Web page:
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For Vadodara engineer, formula for clean future: Two wheels, no fuel

Nikita Lalwani, an instrumentation engineer, doesn’t drive a car or a scooter to work. But it wasn’t a difficult choice — there’s always her cycle and her cycling club

Written by Aditi Raja | Vadodara |
Updated: July 31, 2017 2:56:39 am
Nikita Lalwani and other members of Cycling Cities in Vadodara. Their aim: encourage at least one-third of the population in every city to take up cycling.

WHAT BEGAN as a way to beat traffic jams on her way to work has ended up turning Nikita Lalwani into a bicycle crusader. She now runs the Vadodara-based Cycling Cities, a platform that promotes cycling and aims to encourage “at least one-third of the population of every city to take up cycling” as a commuting option. “Three years ago, when work began on a flyover on the route to my office, it almost doubled my commute time. My office was a mere 4 km away, but I would be mostly stuck in traffic, irrespective of whether I was in an auto-rickshaw or car. That’s how I decided to try cycling to work,” she says.

Lalwani is an instrumentation engineer with German MNC Linde, but doesn’t own a car or a scooter. The 27-year-old says it wasn’t a difficult choice to make — she has even convinced many of her colleagues to take to cycling. “I have been cycling since childhood. I grew up in Kota, where I cycled till Class 12 as my parents felt the city was too small for a teenager to be riding a scooter” says Lalwani.

“I have been cycling since childhood. I grew up in Kota, where I cycled till Class 12 as my parents felt the city was too small for a teenager to be riding a scooter.”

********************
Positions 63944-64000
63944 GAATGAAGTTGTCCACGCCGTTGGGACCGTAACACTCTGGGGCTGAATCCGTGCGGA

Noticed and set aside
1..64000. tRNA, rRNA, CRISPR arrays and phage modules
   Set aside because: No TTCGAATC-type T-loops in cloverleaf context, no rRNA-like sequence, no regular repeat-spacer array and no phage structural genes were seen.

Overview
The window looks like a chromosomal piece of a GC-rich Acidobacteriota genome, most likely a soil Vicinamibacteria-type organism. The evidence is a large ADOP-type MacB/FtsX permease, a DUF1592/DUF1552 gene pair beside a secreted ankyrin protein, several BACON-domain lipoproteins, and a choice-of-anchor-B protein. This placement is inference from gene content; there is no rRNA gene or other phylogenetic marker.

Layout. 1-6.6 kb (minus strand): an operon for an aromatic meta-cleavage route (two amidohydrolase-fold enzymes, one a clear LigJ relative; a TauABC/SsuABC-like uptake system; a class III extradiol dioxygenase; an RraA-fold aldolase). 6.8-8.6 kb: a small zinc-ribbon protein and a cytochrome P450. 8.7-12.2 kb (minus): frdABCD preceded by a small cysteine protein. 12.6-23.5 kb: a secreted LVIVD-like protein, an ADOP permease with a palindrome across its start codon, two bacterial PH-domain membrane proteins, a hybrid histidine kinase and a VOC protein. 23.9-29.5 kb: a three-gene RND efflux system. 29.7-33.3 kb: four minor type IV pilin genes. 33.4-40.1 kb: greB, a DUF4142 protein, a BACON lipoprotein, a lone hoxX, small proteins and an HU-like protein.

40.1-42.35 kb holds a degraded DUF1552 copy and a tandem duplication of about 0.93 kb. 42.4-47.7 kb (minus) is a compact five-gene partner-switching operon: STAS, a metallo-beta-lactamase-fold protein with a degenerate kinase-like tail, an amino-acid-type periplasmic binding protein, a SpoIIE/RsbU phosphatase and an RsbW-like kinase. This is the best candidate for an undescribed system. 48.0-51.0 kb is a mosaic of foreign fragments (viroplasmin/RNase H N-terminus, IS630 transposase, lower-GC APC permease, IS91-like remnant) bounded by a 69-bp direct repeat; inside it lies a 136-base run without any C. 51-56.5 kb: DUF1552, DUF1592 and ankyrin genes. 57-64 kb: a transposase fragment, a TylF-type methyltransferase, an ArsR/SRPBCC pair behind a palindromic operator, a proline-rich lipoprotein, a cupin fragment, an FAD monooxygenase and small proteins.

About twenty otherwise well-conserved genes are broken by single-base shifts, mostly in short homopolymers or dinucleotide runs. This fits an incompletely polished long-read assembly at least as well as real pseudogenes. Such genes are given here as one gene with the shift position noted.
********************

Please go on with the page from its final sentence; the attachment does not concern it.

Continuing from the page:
Soon, as cycling turned into a passion, she began thinking of how she could change the way people travelled. “Cities have turned car-centric, when they should be human-centric. I wanted to make cycles more acceptable in the society and on the roads,” she says. Says Anirrudh Chaudhari, 39, a deputy manager at Linde, “Most of us do desk jobs, which are sedentary. But now, inspired by Nikita, I cycle to work even if it is raining. It probably takes me 10 minutes more to get to work, but it’s worth it.”

In June, Lalwani, who earned the title of ‘India’s Bicycle Mayor’ from Netherlands-based global NGO CycleSpace, travelled to Amsterdam to attend the Bicycle Mayor and Leader Summit. Supported by local authorities in Vadodara, Cycling Cities connects cyclists with each other and with cycle shops and repair centres, and clubs and experts in other cities. It also conducts guided cycle tours around the old heritage city. “The major deterrent is the lack of cycling lanes, traffic and also the depleting green cover,” Lalwani says.

Vadodara Mayor Bharat Dangar says things are changing. “We have been trying to implement a public bicycle sharing system in the city. We are very happy to see citizens coming up with such campaigns, which will help us take that project forward.” Lalwani says her mission has come with some personal perks. “With cycling, I no longer have to watch what I eat,” she says.

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